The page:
posted on October 10, 2011 07:08
By Mike Handley
Tommy Suiter had already drawn his bow and was about to pick a spot when what he thought was doe-burger on the hoof lowered her not-so-feminine head.
Had he not been drawn and only seconds away from loosing an arrow, Tommy might’ve blown his chance at what turned out to be a massive buck with tines fit to spoke a wagon wheel. The two were 40 yards apart, and the deer had no clue.
It was a Sunday afternoon with 2 inches of snow on the ground. Tommy and his wife had been shopping, and there were a couple of hours of daylight remaining when they returned home.
Eager to watch the sunset from a tree, he quickly showered and headed out the back door with his bow, climber strapped to his back.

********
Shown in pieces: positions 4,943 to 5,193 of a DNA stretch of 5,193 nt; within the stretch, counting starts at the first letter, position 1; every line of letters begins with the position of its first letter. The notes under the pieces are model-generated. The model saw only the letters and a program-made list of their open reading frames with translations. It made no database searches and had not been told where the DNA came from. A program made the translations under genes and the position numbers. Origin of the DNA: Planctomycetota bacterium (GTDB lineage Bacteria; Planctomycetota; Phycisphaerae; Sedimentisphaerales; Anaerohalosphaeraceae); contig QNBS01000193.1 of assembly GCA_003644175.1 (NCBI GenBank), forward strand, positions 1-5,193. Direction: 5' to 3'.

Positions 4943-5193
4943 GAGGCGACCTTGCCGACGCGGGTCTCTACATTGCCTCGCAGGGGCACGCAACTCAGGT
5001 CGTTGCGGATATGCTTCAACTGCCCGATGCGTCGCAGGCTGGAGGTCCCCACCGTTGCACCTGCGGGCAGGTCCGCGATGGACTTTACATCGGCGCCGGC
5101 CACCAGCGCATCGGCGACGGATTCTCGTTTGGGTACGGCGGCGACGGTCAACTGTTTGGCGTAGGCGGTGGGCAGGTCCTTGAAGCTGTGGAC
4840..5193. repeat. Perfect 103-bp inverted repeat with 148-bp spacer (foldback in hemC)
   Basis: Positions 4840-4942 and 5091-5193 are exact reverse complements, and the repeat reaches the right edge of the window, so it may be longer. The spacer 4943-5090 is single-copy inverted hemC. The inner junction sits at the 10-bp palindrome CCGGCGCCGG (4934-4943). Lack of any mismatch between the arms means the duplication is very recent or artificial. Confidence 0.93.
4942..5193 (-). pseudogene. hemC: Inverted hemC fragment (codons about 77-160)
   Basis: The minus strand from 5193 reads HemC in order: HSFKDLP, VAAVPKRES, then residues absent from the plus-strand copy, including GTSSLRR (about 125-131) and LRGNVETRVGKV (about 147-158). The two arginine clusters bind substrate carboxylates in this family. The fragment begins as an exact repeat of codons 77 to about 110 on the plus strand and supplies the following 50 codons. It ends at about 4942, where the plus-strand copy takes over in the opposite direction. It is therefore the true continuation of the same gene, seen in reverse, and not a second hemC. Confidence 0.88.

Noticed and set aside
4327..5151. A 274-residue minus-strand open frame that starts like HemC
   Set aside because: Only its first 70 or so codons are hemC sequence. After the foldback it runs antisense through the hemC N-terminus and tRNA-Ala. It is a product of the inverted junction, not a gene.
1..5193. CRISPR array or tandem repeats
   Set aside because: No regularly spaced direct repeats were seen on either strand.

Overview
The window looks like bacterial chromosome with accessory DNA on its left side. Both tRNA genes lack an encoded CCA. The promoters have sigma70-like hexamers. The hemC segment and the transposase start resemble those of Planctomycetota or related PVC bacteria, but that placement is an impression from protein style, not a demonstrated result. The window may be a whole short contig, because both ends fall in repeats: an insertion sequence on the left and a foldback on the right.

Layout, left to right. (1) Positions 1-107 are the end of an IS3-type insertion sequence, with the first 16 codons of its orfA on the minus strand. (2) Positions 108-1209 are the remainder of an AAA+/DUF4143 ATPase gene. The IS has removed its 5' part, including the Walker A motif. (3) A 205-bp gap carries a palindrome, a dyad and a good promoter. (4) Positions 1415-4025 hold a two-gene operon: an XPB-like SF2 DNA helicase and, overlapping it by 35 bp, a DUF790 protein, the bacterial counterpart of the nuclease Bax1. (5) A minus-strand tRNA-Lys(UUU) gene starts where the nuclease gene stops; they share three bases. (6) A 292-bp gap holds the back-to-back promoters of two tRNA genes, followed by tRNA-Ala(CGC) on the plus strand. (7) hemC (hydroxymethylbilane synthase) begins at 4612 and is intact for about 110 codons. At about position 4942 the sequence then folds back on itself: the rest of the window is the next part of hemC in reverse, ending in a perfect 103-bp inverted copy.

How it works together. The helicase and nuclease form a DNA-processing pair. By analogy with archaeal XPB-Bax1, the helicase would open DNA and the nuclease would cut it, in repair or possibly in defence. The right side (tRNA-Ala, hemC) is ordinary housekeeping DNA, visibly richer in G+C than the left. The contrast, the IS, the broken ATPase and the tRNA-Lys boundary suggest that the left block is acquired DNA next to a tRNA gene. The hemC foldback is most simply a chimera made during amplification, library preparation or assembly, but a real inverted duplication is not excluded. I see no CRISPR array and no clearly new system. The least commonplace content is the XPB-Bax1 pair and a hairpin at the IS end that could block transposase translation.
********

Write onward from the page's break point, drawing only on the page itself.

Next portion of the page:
“As I neared the crest of the hill behind the house, I slowed down and peered over at the nearest tree line,” he said. “There stood a very large deer right at the edge with its head up in some honeysuckle. I thought it was a doe and figured ‘Why not?’ It was close to the house, standing broadside and only 40 yards away from me.
“I couldn’t believe it when the deer dropped its head, revealing a massive rack,” he added. “I quickly took my eyes off the antlers, lined up my pin and released the arrow.”
The buck kicked, and then took off running uphill. It fought gravity for only 40 yards.
“It was a five-minute deal. That’s all,” Tommy said. “I didn’t even have time to get nervous, at least beforehand.”
Tommy’s clean 5x5 carries 162 4/8 inches of antler, not counting a 16 2/8-inch inside spread that gives it a composite score of 178 6/8. It’s No. 4 among Ohio’s bow-taken Perfects.